Share this post


Link to post
Share on other sites

Not to mention that the king bannermen call her very gently as the "foreign bitch"

The thing we dont understand is the fact that DD are "improving" the story and modernising it with this fiesty florence bonesaw

Exactly what GRRM dislikes about fantasies

Share this post


Link to post
Share on other sites
me too. the argument that the deviation doesn't matter because it get's us to the same place holds no water. because it doesn't matter how big of a deviation it is, it matters how good it is. i don't care if people can come up with logic to attribute to show/robb. what we have seen hasn't been interesting to watch(and partially because of the cliffnotes version of events that has permeated season 2, a deeper understanding of his attraction might have made this plotline work). and for the purposes of the show, that's a much bigger problem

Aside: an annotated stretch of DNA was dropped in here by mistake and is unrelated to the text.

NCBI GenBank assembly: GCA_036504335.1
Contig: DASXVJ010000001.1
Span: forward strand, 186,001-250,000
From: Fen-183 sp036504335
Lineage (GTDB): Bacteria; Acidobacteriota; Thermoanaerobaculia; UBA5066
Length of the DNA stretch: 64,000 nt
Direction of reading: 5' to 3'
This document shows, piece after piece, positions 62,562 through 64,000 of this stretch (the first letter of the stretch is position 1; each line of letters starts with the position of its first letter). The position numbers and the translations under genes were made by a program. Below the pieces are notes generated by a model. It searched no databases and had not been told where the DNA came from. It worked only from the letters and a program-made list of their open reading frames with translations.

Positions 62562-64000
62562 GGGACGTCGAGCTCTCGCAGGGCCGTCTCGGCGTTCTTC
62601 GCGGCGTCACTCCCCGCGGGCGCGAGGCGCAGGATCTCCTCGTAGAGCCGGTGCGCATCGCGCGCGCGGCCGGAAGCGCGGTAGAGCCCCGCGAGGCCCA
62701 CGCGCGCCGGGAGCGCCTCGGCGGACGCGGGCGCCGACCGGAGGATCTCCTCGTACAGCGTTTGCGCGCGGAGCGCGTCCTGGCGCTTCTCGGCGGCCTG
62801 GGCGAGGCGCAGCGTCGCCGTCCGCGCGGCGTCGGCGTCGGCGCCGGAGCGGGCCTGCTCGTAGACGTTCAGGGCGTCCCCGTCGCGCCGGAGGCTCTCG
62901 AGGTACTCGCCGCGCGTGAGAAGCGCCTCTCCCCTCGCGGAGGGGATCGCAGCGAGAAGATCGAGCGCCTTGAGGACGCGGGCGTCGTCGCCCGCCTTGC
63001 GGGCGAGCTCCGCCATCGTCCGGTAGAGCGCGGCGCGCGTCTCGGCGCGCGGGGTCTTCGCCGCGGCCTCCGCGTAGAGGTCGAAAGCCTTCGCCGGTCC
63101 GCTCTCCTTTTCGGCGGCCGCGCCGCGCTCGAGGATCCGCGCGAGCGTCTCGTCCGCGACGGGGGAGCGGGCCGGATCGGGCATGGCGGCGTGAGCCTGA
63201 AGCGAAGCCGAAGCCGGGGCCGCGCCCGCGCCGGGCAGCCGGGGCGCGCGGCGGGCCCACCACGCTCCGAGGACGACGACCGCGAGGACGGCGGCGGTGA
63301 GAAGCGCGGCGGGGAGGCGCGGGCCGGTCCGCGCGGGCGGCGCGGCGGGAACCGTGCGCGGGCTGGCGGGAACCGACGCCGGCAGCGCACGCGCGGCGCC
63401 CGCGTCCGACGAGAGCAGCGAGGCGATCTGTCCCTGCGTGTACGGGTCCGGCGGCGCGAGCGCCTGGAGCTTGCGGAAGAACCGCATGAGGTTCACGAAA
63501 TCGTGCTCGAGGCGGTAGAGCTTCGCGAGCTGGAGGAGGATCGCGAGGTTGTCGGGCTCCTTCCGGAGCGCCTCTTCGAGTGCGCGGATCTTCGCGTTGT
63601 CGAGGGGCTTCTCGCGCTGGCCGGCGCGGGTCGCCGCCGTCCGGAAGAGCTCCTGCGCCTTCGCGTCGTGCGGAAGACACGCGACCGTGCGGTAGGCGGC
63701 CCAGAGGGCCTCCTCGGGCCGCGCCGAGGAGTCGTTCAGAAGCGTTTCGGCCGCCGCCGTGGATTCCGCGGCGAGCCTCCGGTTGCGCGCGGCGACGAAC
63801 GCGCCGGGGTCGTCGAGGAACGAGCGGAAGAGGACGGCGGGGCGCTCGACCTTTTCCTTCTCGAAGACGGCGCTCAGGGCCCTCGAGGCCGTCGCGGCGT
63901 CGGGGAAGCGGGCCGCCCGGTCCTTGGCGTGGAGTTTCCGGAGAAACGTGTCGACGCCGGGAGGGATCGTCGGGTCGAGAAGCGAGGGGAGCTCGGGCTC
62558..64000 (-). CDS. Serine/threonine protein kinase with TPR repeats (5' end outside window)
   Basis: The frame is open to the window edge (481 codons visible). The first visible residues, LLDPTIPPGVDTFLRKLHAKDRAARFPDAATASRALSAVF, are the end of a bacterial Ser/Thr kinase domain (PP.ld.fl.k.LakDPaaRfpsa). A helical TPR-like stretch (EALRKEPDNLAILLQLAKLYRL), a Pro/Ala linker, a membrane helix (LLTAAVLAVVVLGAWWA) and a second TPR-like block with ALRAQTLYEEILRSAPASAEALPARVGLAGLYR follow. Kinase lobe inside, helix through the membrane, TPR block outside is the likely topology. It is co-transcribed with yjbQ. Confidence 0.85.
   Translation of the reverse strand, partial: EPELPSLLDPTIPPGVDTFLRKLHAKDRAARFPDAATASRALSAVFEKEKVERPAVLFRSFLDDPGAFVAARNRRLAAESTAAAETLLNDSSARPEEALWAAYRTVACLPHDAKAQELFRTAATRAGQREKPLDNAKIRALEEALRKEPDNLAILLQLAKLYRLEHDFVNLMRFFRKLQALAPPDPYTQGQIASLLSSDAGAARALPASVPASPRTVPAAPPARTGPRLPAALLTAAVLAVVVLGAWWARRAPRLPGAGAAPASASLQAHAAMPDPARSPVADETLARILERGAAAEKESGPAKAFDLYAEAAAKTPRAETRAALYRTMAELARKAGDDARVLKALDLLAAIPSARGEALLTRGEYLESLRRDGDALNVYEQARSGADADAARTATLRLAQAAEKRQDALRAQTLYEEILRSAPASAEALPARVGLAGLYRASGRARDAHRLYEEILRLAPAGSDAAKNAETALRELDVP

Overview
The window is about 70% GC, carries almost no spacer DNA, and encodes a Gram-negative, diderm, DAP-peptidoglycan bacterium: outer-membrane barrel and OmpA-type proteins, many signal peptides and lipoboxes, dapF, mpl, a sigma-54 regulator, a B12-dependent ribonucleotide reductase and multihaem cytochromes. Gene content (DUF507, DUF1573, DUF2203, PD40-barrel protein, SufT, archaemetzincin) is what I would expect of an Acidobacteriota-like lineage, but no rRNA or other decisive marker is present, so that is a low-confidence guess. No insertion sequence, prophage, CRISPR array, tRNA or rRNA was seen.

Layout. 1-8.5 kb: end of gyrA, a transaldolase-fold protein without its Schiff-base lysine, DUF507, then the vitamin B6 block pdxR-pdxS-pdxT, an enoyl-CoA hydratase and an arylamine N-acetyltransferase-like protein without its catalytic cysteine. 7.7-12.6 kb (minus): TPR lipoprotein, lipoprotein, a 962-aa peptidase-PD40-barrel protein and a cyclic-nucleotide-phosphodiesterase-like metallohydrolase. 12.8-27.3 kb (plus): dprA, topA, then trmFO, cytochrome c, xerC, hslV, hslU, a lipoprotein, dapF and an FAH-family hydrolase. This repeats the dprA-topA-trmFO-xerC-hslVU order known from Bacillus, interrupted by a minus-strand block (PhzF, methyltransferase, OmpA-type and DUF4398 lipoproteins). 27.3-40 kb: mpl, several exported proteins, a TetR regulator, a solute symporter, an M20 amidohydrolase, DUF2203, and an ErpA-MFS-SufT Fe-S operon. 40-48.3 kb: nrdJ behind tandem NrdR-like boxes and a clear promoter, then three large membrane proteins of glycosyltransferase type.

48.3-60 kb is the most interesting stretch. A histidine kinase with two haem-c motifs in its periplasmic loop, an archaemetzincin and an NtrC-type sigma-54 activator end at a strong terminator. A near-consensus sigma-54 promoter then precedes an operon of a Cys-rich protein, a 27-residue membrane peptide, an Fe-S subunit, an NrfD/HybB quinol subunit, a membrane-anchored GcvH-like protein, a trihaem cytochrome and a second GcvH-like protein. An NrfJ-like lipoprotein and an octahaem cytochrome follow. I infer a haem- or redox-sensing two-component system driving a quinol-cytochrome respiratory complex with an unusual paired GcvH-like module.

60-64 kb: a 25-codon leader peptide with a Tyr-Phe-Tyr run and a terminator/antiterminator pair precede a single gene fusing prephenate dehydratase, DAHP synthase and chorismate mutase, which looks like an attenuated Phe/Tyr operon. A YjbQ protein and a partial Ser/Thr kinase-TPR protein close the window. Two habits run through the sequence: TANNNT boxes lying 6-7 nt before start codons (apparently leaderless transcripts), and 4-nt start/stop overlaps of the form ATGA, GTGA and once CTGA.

I agree that what matters is not whether the show has deviated from the book but whether the show, viewed and appreciated on its own terms, is interesting and enjoyable. And here, I strongly believe, HBO-Robb possesses greater depth than Book-Robb. The simple fact is, we really don't know much about Book-Robb. He does not have a single POV. We see him principally through the eyes of his mother. Through those eyes we see him as a younger version of Ned--and it is precisely for that reason we readers are so fond of him. We want Ned to live on in his son, just as Catelyn does.